Although most opinion polls indicate a significant lead of Widodo over Subianto (hence seemingly implying an easy victory for Widodo in the 2019 election), the battle may become just as tight as in 2014, especially given there are a lot of (social) forces at play in Indonesia at the moment. Meanwhile, the exit of Great Britain from the European Union (the so-called Brexit) and the Donald Trump victory in the 2016 US presidential election were also great examples of how the consensus of predictions can turn out to be wrong.

Moreover, there exists a high percentage of swing voters in Indonesia due to Indonesians' low party identification. This can cause unpredictable results as voters tend to shift their support easily from one party to the next. Therefore, surprises are more than possible.

Some voters may also be disappointed that Widodo failed to push Indonesia's economic growth rate toward a level of 7 percent (y/y) as he had promised during his 2014 presidential campaign. Indonesia's economic growth has remained sluggishly around the 5 percent (y/y) level over the past couple of years due to the challenging external environment as well as subdued domestic household consumption. Widodo did implement many necessary reforms (including slashing energy subsidies and opening room for foreign direct investment) as well as introducing a heavy focus on infrastructure development.

Although these reforms will strengthen the Indonesian economy on the long term (if these policies are continued in the future), they require time before their positive economic and social impacts are felt (for example through the multiplier effect). Not all Indonesians are expected to be prepared to wait for such future fruits. Moreover, some actually fear rising foreign investment in Indonesia. Political opponents of the Widodo administration can easily incite fears about "foreigners taking over the country". A great example of this was seen last month when Subianto made a speech in which he stated that Indonesia will be dissolved by 2030 due to foreign influences. Although he said his source was an academical study, he actually quoted an event from a science-fiction novel named "Ghost Fleet".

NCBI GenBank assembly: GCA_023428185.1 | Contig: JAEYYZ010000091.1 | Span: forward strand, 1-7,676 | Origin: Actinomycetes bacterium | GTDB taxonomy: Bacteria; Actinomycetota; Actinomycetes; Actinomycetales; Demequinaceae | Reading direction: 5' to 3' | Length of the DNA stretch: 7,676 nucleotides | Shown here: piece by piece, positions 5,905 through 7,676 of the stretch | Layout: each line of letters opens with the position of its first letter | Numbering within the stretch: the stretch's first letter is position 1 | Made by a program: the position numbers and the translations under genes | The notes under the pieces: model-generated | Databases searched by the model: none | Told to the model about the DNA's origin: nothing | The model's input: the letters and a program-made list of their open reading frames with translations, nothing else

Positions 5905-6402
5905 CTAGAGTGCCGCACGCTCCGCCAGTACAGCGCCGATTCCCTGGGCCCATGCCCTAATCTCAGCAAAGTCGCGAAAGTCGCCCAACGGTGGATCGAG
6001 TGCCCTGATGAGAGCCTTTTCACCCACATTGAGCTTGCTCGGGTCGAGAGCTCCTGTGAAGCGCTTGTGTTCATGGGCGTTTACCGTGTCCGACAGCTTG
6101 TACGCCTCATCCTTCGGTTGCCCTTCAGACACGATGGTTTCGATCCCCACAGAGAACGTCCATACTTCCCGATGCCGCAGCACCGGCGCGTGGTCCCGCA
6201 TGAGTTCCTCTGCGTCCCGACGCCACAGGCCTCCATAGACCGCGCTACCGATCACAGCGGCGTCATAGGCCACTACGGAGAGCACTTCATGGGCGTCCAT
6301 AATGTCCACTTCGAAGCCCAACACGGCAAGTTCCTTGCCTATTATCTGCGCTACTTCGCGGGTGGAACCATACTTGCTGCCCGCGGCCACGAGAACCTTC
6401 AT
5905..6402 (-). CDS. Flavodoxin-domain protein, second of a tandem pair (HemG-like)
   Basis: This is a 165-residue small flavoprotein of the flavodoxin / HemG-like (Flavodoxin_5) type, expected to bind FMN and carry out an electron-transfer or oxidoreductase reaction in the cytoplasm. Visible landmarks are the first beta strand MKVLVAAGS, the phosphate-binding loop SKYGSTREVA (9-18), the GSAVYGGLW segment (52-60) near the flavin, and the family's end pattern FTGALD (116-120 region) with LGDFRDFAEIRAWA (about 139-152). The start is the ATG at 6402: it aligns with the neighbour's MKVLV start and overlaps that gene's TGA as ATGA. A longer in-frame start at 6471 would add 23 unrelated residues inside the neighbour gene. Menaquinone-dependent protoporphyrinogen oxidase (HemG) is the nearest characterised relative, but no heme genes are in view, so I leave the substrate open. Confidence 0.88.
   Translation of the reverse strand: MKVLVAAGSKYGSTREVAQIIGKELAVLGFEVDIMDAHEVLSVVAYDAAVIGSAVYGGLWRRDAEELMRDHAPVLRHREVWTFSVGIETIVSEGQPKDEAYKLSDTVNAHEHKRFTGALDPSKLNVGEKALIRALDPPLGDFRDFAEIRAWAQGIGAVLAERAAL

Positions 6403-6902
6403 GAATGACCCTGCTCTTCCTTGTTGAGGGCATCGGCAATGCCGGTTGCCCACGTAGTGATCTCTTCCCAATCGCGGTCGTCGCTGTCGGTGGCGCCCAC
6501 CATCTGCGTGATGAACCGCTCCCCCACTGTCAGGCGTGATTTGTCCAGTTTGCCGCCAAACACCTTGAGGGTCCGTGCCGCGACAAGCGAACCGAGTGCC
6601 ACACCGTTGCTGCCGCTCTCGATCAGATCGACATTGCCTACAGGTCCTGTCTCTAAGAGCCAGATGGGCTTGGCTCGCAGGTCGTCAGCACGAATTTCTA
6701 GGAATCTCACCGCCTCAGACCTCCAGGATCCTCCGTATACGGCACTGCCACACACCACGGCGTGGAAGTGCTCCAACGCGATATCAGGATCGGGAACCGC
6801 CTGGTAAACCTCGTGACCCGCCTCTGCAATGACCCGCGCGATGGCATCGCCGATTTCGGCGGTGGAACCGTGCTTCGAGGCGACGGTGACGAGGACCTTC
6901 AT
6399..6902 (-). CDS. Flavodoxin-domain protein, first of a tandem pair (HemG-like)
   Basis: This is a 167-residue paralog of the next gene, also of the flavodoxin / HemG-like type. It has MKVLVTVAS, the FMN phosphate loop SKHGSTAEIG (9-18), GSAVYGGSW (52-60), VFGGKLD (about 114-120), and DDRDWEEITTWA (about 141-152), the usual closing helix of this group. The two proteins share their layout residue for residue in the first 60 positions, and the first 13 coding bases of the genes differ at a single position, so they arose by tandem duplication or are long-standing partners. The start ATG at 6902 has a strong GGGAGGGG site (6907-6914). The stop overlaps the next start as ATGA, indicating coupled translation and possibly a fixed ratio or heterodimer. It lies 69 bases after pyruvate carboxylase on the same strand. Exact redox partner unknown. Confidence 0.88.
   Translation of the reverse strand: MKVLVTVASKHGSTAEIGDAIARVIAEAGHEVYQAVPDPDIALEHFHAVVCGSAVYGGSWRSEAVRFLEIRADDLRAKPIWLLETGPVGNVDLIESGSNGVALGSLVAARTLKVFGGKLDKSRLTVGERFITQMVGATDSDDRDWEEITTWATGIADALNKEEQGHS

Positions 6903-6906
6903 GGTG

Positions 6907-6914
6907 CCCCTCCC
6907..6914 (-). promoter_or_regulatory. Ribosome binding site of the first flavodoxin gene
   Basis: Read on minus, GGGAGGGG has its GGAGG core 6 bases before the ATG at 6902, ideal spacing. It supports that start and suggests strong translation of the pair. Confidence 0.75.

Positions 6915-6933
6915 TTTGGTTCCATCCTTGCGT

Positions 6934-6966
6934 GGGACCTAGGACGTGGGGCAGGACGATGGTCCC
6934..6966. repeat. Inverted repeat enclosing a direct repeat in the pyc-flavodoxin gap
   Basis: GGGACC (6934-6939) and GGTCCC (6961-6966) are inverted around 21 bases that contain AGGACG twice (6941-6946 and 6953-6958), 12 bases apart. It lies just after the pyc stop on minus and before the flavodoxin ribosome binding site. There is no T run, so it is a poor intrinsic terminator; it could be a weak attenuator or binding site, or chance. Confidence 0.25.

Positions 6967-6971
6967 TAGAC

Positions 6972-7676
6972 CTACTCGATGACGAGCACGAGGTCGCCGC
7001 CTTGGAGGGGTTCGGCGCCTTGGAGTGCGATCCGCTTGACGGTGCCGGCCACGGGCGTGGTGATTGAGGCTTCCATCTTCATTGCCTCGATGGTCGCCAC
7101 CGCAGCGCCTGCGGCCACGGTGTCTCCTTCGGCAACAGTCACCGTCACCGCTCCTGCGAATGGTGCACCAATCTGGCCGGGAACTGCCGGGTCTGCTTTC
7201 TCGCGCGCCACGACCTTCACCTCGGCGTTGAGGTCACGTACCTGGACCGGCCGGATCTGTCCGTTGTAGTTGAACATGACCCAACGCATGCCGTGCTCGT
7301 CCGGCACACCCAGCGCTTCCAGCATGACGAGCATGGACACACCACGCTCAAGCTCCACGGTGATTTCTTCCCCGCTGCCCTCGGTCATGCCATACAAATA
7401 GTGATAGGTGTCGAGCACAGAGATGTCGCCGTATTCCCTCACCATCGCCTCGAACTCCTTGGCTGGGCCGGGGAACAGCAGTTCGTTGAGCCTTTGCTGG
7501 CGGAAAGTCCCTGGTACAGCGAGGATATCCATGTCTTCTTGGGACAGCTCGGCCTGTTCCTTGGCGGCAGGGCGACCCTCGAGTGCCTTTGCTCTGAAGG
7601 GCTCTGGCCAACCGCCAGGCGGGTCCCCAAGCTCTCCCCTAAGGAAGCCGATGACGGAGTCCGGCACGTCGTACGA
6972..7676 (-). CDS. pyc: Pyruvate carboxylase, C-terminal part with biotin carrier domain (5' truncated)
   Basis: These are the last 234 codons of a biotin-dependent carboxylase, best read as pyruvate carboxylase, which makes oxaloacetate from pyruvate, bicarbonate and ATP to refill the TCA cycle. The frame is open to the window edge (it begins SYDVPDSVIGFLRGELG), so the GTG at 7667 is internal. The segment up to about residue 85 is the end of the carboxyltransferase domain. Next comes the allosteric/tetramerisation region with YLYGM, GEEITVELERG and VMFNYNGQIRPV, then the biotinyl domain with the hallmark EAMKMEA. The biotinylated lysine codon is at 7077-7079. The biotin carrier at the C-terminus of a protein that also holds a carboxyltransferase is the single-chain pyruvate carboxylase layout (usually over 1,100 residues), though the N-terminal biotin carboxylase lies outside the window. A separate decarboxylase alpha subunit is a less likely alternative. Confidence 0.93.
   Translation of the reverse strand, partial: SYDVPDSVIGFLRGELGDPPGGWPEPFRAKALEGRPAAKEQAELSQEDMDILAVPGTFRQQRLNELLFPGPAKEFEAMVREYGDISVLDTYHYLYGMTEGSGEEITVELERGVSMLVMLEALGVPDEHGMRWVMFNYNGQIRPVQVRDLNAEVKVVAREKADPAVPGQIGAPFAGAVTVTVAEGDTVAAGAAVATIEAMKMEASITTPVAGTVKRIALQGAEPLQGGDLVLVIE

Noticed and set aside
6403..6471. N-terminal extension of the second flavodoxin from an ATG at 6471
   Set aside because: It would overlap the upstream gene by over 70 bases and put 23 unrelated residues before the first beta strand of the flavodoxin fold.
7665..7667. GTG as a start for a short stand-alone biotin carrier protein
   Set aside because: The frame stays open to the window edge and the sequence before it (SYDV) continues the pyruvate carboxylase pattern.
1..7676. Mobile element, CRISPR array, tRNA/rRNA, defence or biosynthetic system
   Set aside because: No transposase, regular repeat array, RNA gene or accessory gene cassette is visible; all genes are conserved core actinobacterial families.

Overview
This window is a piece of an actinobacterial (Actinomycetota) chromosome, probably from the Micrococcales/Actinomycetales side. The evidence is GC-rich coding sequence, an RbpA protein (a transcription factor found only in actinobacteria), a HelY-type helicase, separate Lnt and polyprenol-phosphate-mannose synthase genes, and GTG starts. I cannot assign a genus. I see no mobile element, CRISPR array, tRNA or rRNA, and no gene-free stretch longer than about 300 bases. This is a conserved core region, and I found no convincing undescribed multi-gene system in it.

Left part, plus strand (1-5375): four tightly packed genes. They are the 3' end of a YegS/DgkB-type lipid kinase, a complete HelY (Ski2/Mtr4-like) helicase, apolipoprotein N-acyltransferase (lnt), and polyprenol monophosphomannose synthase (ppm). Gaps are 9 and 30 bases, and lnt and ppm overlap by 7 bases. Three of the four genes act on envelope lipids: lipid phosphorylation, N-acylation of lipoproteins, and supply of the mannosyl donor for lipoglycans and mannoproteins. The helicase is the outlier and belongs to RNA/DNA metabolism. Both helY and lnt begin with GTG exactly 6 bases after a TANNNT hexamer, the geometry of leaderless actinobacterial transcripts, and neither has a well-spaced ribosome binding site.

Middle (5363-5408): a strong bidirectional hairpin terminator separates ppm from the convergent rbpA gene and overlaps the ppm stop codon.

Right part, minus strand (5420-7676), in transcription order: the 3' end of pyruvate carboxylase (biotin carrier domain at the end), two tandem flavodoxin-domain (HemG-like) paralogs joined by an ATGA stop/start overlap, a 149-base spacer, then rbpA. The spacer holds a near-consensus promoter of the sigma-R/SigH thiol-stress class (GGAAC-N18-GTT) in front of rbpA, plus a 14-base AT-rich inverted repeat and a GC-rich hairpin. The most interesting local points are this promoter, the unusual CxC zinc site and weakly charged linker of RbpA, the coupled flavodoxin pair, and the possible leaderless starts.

According to Indonesian law, a presidential candidate needs to obtain the support of a party (or combination of parties) that won 25 percent of the national vote in the legislative election (for the first time in Indonesian history to be held on the same day as the presidential election) or control 20 percent of seats in parliament. Hence, it is likely that Gerindra will need to form a coalition to have Subianto pass the threshold. Although it has not been confirmed, it is highly likely that Islam-based political parties Prosperous Justice Party (Partai Keadilan Sejahtera, or KPS) and National Mandate Party (Partai Amanat Nasional, or PAN) will join Gerindra by throwing their support behind Subianto. Officials of PKS and PAN were present at a Gerindra event (the party's national coordinating meeting) on Wednesday (11/04) where Subianto was also seen riding a horse. Several hours later Subianto would formally accept the mandate of the Gerindra party to compete in the 2019 presidential election.

Meanwhile, Widodo is yet to comment on his own participation in the 2019 presidential election although the Indonesian Democratic Party of Struggle (PDI-P) had already named him its presidential candidate back in February 2018. Reportedly, Widodo can also rely on the backing of Golkar, Nasdem, PPP, Hanura, Perindo, PSI and PKPI for his run in the 2019 election. Considering the legislative and presidential elections will - for the very first time - be held on the same day, parties have to inform their presidential candidates to the public before the legislative election.

Read also: Overview of Indonesia's Political System

Then there is also the question of who will become the vice-presidential candidates for the 2019 election. In Indonesia the presidential and vice-presidential candidates run as a fixed, inseparable pair. For now this remains a topic of debate and speculation. In the first half of August 2018 all candidates need to be registered at the General Elections Commission (in Indonesian: Komisi Pemilihan Umum, or KPU).

We expect the battle between Widodo and Subianto to become a tough one, despite the former's lead in the opinion polls. Given Widodo's lead, Subianto is expected to use even more aggressive speech once the campaigning period starts on 23 September 2018 in an effort to gain popularity, particularly among the nationalists and hardline Muslims (or, more precisely, turn moderates into hardliners). Surely this is going to make investors nervous.

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